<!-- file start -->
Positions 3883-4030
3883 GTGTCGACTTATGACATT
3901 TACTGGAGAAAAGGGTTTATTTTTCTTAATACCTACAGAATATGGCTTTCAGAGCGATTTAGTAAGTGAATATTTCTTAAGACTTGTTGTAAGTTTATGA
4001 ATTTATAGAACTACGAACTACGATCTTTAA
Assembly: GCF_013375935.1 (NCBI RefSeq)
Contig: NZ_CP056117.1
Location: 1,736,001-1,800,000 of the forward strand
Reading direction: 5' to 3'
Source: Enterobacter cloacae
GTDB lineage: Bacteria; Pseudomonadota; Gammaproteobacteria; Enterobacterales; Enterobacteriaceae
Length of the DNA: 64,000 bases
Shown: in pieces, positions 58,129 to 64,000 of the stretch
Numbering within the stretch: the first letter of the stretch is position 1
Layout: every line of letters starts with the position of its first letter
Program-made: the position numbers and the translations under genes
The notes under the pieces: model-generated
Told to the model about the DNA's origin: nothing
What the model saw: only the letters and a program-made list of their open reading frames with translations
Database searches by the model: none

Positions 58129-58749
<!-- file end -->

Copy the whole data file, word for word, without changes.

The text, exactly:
Positions 3883-4030
3883 GTGTCGACTTATGACATT
3901 TACTGGAGAAAAGGGTTTATTTTTCTTAATACCTACAGAATATGGCTTTCAGAGCGATTTAGTAAGTGAATATTTCTTAAGACTTGTTGTAAGTTTATGA
4001 ATTTATAGAACTACGAACTACGATCTTTAA
Assembly: GCF_013375935.1 (NCBI RefSeq)
Contig: NZ_CP056117.1
Location: 1,736,001-1,800,000 of the forward strand
Reading direction: 5' to 3'
Source: Enterobacter cloacae
GTDB lineage: Bacteria; Pseudomonadota; Gammaproteobacteria; Enterobacterales; Enterobacteriaceae
Length of the DNA: 64,000 bases
Shown: in pieces, positions 58,129 to 64,000 of the stretch
Numbering within the stretch: the first letter of the stretch is position 1
Layout: every line of letters starts with the position of its first letter
Program-made: the position numbers and the translations under genes
The notes under the pieces: model-generated
Told to the model about the DNA's origin: nothing
What the model saw: only the letters and a program-made list of their open reading frames with translations
Database searches by the model: none

Positions 58129-58749